The ORBIT Group examined a group of Cochrane reviews, and concluded that that;
“ a fifth of decisions may have been incorrect as a result of this problem, and a quarter of reviews may have seriously overestimated the benefits of treatment”
Kirkham and colleagues came to similar conclusions;
“A third of Cochrane reviews (96/283 (34%)) contained at least one trial with high suspicion of outcome reporting bias for the review primary outcome.
Of the 42 meta-analyses with a statistically significant result only, eight (19%) became non-significant after adjustment for outcome reporting bias and 11 (26%) would have overestimated the treatment effect by 20% or more.
Kirkham JJ, Dwan KM, Altman DG, Gamble C, Dodd S, Smyth R, Williamson PR. The impact of outcome reporting bias in randomised controlled trials on a cohort of systematic reviews. BMJ (2010); 340:c356. 
**Further reading ** McGauran N, Wieseler B, Kreis J, Schuler YB, Kolsch H, Kaiser T. Reporting bias in medical research - a narrative review. Trials. 2010;11:37. http://www.trialsjournal.com/content/11/1/37
Spin in reporting
Spin has been defined as:
In the context of a trial with statistically nonsignificant primary outcomes, spin was defined as use of specific reporting strategies, from whatever motive, to highlight that the experimental treatment is beneficial, despite a statistically nonsignificant difference for the primary outcome, or to distract the reader from statistically nonsignificant results.(Boutron et al 2010)
In journal articles Boutron I, Dutton S, Ravaud P, Altman DG. Reporting and interpretation of randomized controlled trials with statistically nonsignificant results for primary outcomes. JAMA 2010;303(20):2058
Boutron and colleagues examined 616 publications from randomised controlled trials and concluded that;
“ the reporting and interpretation of findings was frequently inconsistent with the results.”
Spin in medical reporting
Half of medical reporting 'is subject to spin'
Yavchitz et al looked at press releases reporting RCTs and found that;
"Spin, defined as specific reporting strategies (intentional or unintentional) emphasizing the beneficial effect of the experimental treatment, was identified in 28 (40%) scientific article abstract conclusions and in 33 (47%) press releases.”
Yavchitz A, Boutron I, Bafeta A, Marroun I, Charles P, Mantz J, et al. Misrepresentation of randomized controlled trials in press releases and news coverage: a cohort study. PLoS Med. 2012 9/2012;9(9):e1001308. http://journals.plos.org/plosmedicine/article?id=10.1371/journal.pmed.1001308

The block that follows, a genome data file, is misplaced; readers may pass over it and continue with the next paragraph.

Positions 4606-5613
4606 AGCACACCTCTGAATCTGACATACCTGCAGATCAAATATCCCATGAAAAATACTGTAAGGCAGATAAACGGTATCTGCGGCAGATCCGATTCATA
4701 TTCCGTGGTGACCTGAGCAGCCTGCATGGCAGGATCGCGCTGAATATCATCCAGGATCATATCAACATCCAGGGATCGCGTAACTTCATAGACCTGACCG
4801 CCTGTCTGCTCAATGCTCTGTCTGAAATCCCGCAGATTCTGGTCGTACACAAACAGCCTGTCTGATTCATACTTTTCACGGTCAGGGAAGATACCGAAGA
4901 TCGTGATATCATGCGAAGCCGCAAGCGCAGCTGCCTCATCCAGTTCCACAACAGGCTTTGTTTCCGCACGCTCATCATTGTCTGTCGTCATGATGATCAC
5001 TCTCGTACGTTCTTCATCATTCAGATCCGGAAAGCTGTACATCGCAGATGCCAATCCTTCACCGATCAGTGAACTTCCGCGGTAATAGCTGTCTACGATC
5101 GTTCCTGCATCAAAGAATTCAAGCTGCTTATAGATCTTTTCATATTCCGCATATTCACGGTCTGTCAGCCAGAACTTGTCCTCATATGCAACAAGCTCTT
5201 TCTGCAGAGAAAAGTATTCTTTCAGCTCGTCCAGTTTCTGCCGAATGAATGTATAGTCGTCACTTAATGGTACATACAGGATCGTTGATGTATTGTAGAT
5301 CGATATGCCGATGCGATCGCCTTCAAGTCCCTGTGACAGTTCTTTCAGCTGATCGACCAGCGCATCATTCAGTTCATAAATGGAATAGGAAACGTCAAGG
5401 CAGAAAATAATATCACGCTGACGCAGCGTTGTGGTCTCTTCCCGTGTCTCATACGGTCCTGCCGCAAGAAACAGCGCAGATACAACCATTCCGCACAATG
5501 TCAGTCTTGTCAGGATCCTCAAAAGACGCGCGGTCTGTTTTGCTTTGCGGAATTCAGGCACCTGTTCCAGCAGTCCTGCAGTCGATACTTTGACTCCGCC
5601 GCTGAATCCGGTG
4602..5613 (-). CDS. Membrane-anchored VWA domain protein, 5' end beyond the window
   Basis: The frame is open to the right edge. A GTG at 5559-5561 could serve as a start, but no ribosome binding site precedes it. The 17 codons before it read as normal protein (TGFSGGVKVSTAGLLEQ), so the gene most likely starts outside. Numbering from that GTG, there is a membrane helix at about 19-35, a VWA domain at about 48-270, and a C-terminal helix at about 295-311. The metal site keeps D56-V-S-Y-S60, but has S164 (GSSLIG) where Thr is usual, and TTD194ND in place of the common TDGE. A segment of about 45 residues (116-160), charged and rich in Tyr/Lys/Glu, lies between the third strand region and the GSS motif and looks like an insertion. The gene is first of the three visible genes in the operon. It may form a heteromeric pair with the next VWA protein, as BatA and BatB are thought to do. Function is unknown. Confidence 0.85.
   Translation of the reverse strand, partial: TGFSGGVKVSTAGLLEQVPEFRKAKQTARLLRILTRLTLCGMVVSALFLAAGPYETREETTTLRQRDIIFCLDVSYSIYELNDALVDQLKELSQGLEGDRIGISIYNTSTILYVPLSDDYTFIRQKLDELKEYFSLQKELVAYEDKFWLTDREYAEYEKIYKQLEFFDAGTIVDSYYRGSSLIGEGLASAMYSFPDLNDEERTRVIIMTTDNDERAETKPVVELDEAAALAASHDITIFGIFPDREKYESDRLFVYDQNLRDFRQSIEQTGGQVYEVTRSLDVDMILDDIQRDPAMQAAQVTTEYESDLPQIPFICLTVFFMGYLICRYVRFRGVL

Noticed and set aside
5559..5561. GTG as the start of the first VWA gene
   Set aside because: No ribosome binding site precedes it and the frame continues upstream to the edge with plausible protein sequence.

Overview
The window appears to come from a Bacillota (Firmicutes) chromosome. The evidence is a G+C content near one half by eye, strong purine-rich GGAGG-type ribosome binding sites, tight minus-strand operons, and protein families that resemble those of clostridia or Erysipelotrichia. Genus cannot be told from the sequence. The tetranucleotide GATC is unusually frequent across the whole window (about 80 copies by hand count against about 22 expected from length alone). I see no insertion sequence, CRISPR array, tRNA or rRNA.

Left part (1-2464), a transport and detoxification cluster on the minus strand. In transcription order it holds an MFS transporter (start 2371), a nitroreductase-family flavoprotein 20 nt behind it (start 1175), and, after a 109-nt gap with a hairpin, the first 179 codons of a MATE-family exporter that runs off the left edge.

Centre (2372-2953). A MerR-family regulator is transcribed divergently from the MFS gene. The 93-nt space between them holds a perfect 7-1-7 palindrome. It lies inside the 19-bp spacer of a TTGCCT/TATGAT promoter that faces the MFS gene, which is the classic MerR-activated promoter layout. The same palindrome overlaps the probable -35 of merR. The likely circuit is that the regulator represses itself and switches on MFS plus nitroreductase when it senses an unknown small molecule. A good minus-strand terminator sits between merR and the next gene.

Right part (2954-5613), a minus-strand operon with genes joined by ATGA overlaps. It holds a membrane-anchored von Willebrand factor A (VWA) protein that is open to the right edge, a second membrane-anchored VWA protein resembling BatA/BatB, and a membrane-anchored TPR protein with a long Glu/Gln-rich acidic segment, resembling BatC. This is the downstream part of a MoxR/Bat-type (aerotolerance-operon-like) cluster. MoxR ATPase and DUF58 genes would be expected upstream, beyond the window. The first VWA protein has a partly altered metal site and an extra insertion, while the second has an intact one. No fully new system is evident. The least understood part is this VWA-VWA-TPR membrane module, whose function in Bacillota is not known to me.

Interpreting and evaluating evidence
- Appraisal checklists for different study designs eg. CASP, SIGN, CEBM etc
- How to read a paper (eg Trish Greenhalgh’s papers)
- Ways of reporting evidence eg. forest plots, NNT, odds ratios, relative risk (ref. Bandolier articles),
- Reporting quality - guidelines types eg. PRISMA (systematic reviews), CONSORT (RCTs), STROBE (epidemiological studies), EQUATOR (observational), STARD (diagnostics)
Publications and peer review
- Peer reviewed journals (what are they, what is peer review, why does it matter, hierarchy of journals (e.g. impact factors of diabetes journals), access to journals, (how to find open access journals in diabetes)
- Meeting abstracts – where to find diabetes meeting abstracts, percentage that go unpublished, peer reviewed?
Finding the Evidence
Focusing your question
The first step in your search for information is to identify your terms to fit the PICO format, where PICO stands for:
- Patient or** P**roblem
- Intervention (a cause, prognostic factor, treatment, etc.)
- Comparison (the main alternative -if appropriate)
- Outcome (the effect being measured or tested)
This process will require you to consider all the search terms you will need to construct your search strategy and help you focus your search question in a precise and answerable format. For more details on asking a focussed question click here.
After defining your PICO, the next step in the search for information is generally to access secondary sources: that is, information collected, analysed and synthesized from primary studies in an objective structured manner.
The Cochrane Database of Systematic Reviews is a good starting point as it contains high quality reviews. Its reviews are mostly of interventions, but it is currently expanding to include diagnostics reviews. However, you should be aware that a high proportion of studies have been excluded because they do not meet the eligibility criteria. This is because Cochrane reviews are mostly limited to RCTs as evidence of efficacy. Another source is the Centre for Reviews and Dissemination (CRD) databases, funded by the UK government and freely accessible.
Information concerning all ongoing or completed registered clinical trials can be obtained from the WHO International Clinical Trials Registry Portal or from the US government site ClinicalTrials.gov.
Data concerning preliminary results from ongoing studies can be obtained by accessing abstracts of oral or poster presentations at scientific meetings, although these have not undergone full peer review. This section offers guidance as to how to access information from any of these sources.
If you want to search more widely for literature on diabetes, including primary studies, then PubMed is the ideal database due to its wide coverage of diabetes journals. It is freely available and has many guides and search tools to help you focus your searches.
- What is it, why is it done, rationing, how is health economics used in, diabetes, who is doing it
Health Technology Assessment
- What is it, how is it used in diabetes, who is doing it, signpost to websites
^ Olson CM et al. Publication bias in editorial decision making. JAMA. 2002 Jun 5;287(21):2825-8.
^ Hopewell S et al. Publication bias in clinical trials due to statistical significance or direction of trial results. Cochrane Database Syst Rev 2009;MR000006.
^ McGauran N et al. Wieseler B, Kreis J, Schuler YB, Kolsch H, Kaiser T. Reporting bias in medical research - a narrative review. Trials. 2010;11:37.